What is a 'Generic Brand'

A generic brand is a type of consumer product that lacks a widely recognized name or logo because it typically isn't advertised. Generic brands are usually less expensive than brand-name products due to their lack of promotion, which can inflate the cost of a good or service. Generic brands are designed to be substitutes for more expensive brand-name goods. Generic brands are especially common in supermarket goods and pharmaceuticals, and tend to be more popular during a recession.

Breaking Down 'Generic Brand'

Generic brands are often known for their trimmed-down packaging and plain labels, as well as their lower prices. For example, a supermarket may offer its own generic product next to a name-brand product to appeal to a cost-conscious customer. A variation of a generic brand is a private label brand (also "store brand," "own brand" or "private brand"), in which an item carries the brand of a store. Some stores offer both value and premium versions of the same private label product.

Generic brands may be made on the same production line as name-brands or made by lesser-known manufacturers. They may be of the same quality as a similar name-brand product. Despite the difference in cost between name-brand and generic brands, there is little taste or nutritional difference between them. In some cases — without factoring in cost — some generics may even be preferable to name brands. Still, most consumers believe that generics are of a lesser quality compared to brand names. When comparing generic and brand-name products consumers tend to pay close attention to and compare their lists of individual ingredients.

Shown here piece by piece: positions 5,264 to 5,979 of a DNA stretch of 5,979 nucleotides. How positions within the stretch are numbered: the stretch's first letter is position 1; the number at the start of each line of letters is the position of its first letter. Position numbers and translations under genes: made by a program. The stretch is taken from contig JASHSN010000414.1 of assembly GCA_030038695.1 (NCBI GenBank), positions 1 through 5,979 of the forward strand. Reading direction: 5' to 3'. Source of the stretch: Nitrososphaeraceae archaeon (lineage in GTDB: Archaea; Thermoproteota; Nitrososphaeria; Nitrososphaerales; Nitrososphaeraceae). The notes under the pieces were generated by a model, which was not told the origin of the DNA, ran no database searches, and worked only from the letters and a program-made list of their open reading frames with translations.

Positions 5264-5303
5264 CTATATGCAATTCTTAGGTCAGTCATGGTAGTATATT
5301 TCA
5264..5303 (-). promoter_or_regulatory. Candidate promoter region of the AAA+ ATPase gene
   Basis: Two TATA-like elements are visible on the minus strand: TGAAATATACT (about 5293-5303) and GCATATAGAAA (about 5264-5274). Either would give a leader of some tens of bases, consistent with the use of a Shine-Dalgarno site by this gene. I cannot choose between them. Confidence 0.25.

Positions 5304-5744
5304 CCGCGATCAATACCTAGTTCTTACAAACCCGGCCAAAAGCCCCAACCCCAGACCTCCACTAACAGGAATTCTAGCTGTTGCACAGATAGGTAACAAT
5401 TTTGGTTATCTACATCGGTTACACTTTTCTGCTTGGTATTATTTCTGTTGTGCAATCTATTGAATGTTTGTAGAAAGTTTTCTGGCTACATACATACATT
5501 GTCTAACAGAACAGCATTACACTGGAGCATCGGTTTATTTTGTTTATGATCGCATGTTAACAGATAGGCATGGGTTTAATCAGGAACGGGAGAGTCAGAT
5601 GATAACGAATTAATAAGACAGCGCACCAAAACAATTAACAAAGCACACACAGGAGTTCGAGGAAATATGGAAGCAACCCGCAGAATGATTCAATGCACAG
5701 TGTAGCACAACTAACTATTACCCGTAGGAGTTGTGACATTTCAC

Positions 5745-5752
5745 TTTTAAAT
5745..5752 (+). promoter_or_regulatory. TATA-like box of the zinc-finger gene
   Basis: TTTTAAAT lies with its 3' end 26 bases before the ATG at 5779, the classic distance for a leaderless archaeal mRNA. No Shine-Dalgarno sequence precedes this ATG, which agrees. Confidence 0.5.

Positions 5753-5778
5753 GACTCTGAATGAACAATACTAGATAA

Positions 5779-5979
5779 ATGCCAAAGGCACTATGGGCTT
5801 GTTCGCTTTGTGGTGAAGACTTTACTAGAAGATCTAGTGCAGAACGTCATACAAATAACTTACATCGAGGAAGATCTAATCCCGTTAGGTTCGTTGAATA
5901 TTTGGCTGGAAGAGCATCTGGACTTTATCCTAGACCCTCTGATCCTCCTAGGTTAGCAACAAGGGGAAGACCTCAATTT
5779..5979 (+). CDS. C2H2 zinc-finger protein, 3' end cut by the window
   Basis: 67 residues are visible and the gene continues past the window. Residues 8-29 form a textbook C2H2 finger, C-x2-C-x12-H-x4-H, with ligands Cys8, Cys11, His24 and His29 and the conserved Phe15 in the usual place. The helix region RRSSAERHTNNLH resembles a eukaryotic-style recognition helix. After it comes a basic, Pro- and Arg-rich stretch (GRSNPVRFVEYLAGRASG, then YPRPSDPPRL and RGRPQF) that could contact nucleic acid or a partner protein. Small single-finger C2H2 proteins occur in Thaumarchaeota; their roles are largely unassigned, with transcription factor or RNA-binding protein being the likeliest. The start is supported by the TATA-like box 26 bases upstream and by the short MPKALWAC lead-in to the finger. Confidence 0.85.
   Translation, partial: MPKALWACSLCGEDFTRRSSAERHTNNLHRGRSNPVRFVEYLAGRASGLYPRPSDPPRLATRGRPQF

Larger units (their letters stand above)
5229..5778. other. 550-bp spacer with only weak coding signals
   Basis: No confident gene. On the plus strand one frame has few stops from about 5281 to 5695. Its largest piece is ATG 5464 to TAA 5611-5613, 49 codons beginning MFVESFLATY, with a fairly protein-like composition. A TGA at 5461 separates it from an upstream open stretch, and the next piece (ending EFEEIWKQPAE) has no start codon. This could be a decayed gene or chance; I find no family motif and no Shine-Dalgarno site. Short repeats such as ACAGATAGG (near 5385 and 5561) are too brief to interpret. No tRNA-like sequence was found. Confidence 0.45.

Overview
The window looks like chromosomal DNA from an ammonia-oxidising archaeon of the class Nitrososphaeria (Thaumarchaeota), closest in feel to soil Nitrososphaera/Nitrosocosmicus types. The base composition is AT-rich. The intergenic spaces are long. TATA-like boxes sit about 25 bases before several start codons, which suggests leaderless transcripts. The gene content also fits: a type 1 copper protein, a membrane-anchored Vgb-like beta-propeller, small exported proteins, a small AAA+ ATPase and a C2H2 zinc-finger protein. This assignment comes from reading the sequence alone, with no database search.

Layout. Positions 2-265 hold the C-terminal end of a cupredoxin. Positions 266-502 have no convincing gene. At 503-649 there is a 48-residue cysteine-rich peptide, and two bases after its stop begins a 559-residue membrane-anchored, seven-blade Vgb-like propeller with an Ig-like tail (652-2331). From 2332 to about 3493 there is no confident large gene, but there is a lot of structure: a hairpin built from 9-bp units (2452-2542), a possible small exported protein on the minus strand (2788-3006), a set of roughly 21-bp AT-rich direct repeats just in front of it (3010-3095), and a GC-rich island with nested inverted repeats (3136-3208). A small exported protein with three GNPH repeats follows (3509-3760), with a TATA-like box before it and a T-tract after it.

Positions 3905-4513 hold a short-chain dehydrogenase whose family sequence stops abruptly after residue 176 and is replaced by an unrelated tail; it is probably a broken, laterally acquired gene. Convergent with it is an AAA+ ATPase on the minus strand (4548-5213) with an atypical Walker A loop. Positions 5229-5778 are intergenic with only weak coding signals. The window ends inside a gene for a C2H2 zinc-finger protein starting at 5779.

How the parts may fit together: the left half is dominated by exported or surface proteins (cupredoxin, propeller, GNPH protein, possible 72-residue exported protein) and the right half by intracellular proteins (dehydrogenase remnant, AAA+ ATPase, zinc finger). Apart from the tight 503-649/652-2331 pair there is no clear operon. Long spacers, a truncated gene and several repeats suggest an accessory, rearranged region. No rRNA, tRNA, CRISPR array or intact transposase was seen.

Generic Brands and Drugs

A generic drug or pharmaceutical may be created when a name-brand drug's patent expires. In the U.S, which is responsible for most drug patents, the patent term length is 20 years. There is also an exclusivity period, whose length depends on the drug type and its use. Once a patent ends and an exclusivity has been satisfied a single manufacturer is permitted to produce a generic, chemically identical version of the brand-name drug. At the end of the generic's period of exclusivity, any other manufacturer that can prove that it can achieve the same drug efficacy may make a generic version of that drug.

Some manufacturers may even create a generic version of their brand-name drug, either by manufacturing it themselves or contracting it out to another manufacturer. This strategy makes sense because insurance company policy often dictates that a generic, when available, must be prescribed. Generics are sold at a discount from brand-name drugs, often about 80% less. Because of competition, margins on generic drugs can be very thin. As recently as 2015, it was estimated that generic drugs had saved U.S. consumers about $1 trillion over the previous decade.

Generic Brands: Brand-Name Generics

Some well-known name brands have become genericized. This can happen when a company loses trademark protection or if a name enters the lexicon:

  • Aspirin is trademark in 80 countries, but is the name used by any company in the U.S. for any acetylsalicylic acid product.
  • Dumpster was a trademarked type of mobile garbage bin, but is now the general name for any product serving this purpose.
  • Zipper was a trademark of rubber products maker B.F. Goodrich used in rubber boots.
  • Escalator was a trademark of Otis Elevator. Now it refers to any such device.
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